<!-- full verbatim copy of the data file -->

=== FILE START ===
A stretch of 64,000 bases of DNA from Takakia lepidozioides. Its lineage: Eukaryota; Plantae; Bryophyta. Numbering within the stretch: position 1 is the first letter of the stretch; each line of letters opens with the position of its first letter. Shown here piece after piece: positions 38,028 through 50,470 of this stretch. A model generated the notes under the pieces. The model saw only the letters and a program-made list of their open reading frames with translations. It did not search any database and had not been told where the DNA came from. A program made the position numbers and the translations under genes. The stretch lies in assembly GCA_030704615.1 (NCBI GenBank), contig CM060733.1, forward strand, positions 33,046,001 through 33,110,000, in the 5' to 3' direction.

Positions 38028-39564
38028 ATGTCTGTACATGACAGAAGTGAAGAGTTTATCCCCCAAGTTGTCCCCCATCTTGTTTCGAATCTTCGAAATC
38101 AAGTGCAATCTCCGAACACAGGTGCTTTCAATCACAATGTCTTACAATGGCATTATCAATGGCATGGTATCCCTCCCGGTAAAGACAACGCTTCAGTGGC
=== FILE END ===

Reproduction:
A stretch of 64,000 bases of DNA from Takakia lepidozioides. Its lineage: Eukaryota; Plantae; Bryophyta. Numbering within the stretch: position 1 is the first letter of the stretch; each line of letters opens with the position of its first letter. Shown here piece after piece: positions 38,028 through 50,470 of this stretch. A model generated the notes under the pieces. The model saw only the letters and a program-made list of their open reading frames with translations. It did not search any database and had not been told where the DNA came from. A program made the position numbers and the translations under genes. The stretch lies in assembly GCA_030704615.1 (NCBI GenBank), contig CM060733.1, forward strand, positions 33,046,001 through 33,110,000, in the 5' to 3' direction.

Positions 38028-39564
38028 ATGTCTGTACATGACAGAAGTGAAGAGTTTATCCCCCAAGTTGTCCCCCATCTTGTTTCGAATCTTCGAAATC
38101 AAGTGCAATCTCCGAACACAGGTGCTTTCAATCACAATGTCTTACAATGGCATTATCAATGGCATGGTATCCCTCCCGGTAAAGACAACGCTTCAGTGGC